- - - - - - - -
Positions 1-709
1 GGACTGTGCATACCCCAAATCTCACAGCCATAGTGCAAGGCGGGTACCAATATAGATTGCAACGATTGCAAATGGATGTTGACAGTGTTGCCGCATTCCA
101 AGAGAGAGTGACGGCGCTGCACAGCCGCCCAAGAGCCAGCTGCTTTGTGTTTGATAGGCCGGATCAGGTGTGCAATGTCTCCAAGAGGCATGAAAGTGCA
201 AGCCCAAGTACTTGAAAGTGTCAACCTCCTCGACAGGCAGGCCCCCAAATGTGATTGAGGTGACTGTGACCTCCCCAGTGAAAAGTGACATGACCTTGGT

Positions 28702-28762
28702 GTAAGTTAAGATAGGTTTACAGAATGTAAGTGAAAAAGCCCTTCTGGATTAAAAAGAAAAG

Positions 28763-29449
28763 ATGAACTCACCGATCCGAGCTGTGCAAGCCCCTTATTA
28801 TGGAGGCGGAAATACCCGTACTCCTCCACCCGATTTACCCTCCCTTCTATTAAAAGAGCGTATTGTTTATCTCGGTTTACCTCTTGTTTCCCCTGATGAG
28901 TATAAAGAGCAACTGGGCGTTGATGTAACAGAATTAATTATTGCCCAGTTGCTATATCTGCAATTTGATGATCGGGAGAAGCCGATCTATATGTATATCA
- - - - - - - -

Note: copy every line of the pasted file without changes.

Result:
Positions 1-709
1 GGACTGTGCATACCCCAAATCTCACAGCCATAGTGCAAGGCGGGTACCAATATAGATTGCAACGATTGCAAATGGATGTTGACAGTGTTGCCGCATTCCA
101 AGAGAGAGTGACGGCGCTGCACAGCCGCCCAAGAGCCAGCTGCTTTGTGTTTGATAGGCCGGATCAGGTGTGCAATGTCTCCAAGAGGCATGAAAGTGCA
201 AGCCCAAGTACTTGAAAGTGTCAACCTCCTCGACAGGCAGGCCCCCAAATGTGATTGAGGTGACTGTGACCTCCCCAGTGAAAAGTGACATGACCTTGGT

Positions 28702-28762
28702 GTAAGTTAAGATAGGTTTACAGAATGTAAGTGAAAAAGCCCTTCTGGATTAAAAAGAAAAG

Positions 28763-29449
28763 ATGAACTCACCGATCCGAGCTGTGCAAGCCCCTTATTA
28801 TGGAGGCGGAAATACCCGTACTCCTCCACCCGATTTACCCTCCCTTCTATTAAAAGAGCGTATTGTTTATCTCGGTTTACCTCTTGTTTCCCCTGATGAG
28901 TATAAAGAGCAACTGGGCGTTGATGTAACAGAATTAATTATTGCCCAGTTGCTATATCTGCAATTTGATGATCGGGAGAAGCCGATCTATATGTATATCA